CSS for Markdown, numbered headings

This is the eigth part of some posts on using CSS in and with DT/DTTG. Though I wrote it as a single piece, I broke it up in smaller installments to keep the posts (barely) managable. Please let me know (preferably by a PM) if you find errors of any kind or are missing details. I’ll correct the first ones and try to help with the second ones.

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Numbered headings

By default, headings appear in HTML just as you typed them in your Markdown
document. Especially in scientific publications, some kind of systematic numbering is often required. You can of course provide that by simply adding the number to your heading. However, that requires a lot of manual work and more so whenever you add, move or delete parts of the document.

CSS offers a much simpler way to render systematically numbered headlines with its concept of “counters”. You can read all about counters at MDN. The following examples are just a very limited demonstration of their abilities.

Let’s assume a Markdown document like this

# First heading
# Second heading
## First sub-heading of second heading
# Third heading
## First sub-heading of third heading
### Third heading's first sub-heading's first subheading
## Second sub-heading of third heading
# Fourth heading

Rendering that as HTML results in something like this


Adding a counter to the headings requires three steps:

  • creating and initializing the counter with counter-reset,
  • incrementing it with counter-increment, and
  • displaying it with content and counter().

For the first level headings, you’d do it like this:

body {
  counter-reset: h1;
}
h1::before {
  counter-increment: h1;
  content: counter(h1) ". ";
}

First, you create a counter named h1 in the CSS rule for the body element. Its value is set to 0 by default. Then comes the ::before pseudo-element for the h1 element. It’s different from other CSS selectors in that it creates an element (a pseudo one, though) in the h1 element just before anything that is already part of this element. So the (pseudo-HTML) for the first heading would look like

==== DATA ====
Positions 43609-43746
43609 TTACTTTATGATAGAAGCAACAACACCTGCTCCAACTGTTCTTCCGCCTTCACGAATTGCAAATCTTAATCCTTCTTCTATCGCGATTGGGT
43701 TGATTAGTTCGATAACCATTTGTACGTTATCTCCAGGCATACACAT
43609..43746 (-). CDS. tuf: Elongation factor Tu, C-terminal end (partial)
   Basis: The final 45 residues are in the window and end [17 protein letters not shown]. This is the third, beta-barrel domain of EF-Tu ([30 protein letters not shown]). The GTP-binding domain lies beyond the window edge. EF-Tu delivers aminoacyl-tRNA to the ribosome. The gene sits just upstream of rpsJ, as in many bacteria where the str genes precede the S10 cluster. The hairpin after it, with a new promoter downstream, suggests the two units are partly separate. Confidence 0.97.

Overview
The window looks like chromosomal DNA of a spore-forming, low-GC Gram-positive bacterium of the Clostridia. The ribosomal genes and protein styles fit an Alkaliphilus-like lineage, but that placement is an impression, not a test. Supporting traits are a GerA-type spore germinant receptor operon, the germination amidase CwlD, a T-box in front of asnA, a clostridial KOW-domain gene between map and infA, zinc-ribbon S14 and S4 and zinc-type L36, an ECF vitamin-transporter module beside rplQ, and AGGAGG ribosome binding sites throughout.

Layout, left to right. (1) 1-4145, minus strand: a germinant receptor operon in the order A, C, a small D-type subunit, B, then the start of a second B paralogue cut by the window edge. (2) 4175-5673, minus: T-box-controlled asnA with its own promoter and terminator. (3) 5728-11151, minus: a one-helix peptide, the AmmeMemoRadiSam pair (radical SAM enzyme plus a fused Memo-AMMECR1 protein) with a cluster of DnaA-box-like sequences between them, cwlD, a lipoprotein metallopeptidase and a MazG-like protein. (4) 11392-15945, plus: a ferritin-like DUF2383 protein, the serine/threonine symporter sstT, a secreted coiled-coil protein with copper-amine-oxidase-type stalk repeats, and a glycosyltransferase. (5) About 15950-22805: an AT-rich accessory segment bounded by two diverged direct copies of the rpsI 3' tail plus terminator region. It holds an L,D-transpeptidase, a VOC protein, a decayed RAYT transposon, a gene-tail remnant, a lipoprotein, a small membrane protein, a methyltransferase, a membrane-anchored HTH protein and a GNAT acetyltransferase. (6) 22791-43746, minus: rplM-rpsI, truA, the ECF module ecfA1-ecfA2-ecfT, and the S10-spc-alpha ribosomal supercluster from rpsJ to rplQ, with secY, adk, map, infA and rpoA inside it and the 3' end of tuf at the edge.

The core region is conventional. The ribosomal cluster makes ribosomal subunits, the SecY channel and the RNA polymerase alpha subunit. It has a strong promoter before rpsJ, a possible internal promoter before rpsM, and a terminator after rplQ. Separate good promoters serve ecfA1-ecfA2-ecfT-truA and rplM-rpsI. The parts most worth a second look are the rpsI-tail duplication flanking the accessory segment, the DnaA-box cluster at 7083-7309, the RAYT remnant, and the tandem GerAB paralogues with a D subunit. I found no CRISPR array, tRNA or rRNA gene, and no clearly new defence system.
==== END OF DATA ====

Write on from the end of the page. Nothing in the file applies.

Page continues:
<h1><before>…</before>First heading</h1>

Note that this before element does not exist! However, you can create and style it in a stylesheet like here. The rule for h1::before first increments the counter h1 with counter-increment. Since it started out with 0 because of the body rule, it will now be 1. Then this value is prepended to the content of h1 with the content: directive: counter(h1)
gets the value of the counter, and ". " appends a dot and a space. After all that, the headlines look like this:


Now adding the corresponding rules for 2nd and 3rd level headings is a lot easier:

h1 {
  counter-reset: h2;
}
h2 {
  counter-reset: h3;
}
h2::before {
  counter-increment: h2;
  content: counter(h1) "." counter(h2) ". ";
}
h3::before {
  counter-increment: h3;
  content: counter(h1) "." counter(h2) "." counter(h3) ". ";
}

The only new things here are the content: definitions for the level 2 and 3 headings and the counter-resets: Whenever a new level 1 heading appears, the h2 counter must be reset so that the next level 2 heading is numbered with 1 again. The same holds for a new level 2 heading that must reset the h3 counter.

If you now move the line “# Second Heading” down to just before “# Third heading”, you’ll get this HTML:

As you can see, the former “2.1 First sub-heading of second heading” has now become “1.1 First sub-heading of second heading”, since it’s now following the first h1 element, no longer the second one.

If you delete the line “# Second Heading” completely, the numbering for all subsequent headings will be adjusted:


CSS counters can not only be used for headings but also for lists, footnotes and
links. You’re not limited to arabic numerals but can define your own counter-style.

6 Likes